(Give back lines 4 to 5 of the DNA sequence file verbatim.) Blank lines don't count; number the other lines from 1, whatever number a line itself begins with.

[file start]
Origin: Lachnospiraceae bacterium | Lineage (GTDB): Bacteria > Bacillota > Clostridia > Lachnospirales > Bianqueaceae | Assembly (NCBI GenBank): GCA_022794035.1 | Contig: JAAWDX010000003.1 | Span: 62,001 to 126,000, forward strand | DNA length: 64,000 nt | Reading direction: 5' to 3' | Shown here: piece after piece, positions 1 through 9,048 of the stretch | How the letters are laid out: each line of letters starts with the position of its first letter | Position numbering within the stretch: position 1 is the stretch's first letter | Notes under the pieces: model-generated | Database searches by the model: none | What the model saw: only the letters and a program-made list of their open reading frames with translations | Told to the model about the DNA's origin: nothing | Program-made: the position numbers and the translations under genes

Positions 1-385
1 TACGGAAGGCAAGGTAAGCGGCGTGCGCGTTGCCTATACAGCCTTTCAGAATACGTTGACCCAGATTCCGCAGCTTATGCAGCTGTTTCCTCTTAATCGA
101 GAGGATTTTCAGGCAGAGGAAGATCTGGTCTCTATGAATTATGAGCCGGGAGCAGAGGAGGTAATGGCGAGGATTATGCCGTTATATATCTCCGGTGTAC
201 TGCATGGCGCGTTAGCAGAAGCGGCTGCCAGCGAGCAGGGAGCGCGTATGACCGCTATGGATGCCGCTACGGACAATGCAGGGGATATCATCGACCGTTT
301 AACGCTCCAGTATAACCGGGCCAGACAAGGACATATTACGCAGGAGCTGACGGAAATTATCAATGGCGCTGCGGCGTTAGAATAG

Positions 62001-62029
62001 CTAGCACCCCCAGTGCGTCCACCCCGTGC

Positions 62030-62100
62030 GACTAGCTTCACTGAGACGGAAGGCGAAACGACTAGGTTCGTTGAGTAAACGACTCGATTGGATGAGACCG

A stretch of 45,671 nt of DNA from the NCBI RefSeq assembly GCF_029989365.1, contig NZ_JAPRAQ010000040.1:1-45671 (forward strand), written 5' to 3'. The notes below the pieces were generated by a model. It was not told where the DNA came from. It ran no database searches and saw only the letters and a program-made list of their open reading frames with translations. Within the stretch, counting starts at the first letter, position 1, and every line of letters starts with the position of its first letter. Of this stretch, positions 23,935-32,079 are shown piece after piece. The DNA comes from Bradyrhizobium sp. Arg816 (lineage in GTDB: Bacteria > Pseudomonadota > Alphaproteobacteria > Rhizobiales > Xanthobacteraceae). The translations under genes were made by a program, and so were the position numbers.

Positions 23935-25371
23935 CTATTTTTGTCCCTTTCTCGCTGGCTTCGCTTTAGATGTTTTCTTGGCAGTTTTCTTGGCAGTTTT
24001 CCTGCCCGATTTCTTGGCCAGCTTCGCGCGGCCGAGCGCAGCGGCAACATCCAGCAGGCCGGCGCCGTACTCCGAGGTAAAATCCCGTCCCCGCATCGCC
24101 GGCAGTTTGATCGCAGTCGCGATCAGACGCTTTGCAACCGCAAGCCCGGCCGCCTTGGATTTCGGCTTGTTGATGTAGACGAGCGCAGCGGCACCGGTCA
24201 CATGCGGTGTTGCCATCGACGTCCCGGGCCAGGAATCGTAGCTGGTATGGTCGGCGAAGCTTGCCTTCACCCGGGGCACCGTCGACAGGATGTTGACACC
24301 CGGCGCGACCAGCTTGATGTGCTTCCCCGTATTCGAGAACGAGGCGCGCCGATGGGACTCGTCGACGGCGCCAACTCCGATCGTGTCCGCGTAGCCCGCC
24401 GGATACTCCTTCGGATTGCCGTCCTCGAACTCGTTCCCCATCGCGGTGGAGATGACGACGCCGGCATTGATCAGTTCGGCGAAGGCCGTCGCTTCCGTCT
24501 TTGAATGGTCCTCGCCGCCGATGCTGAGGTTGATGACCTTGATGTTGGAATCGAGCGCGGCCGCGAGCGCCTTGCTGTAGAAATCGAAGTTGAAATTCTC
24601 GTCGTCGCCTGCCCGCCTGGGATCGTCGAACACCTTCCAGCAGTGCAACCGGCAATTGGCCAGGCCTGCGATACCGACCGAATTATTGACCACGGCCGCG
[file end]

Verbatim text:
101 GAGGATTTTCAGGCAGAGGAAGATCTGGTCTCTATGAATTATGAGCCGGGAGCAGAGGAGGTAATGGCGAGGATTATGCCGTTATATATCTCCGGTGTAC
201 TGCATGGCGCGTTAGCAGAAGCGGCTGCCAGCGAGCAGGGAGCGCGTATGACCGCTATGGATGCCGCTACGGACAATGCAGGGGATATCATCGACCGTTT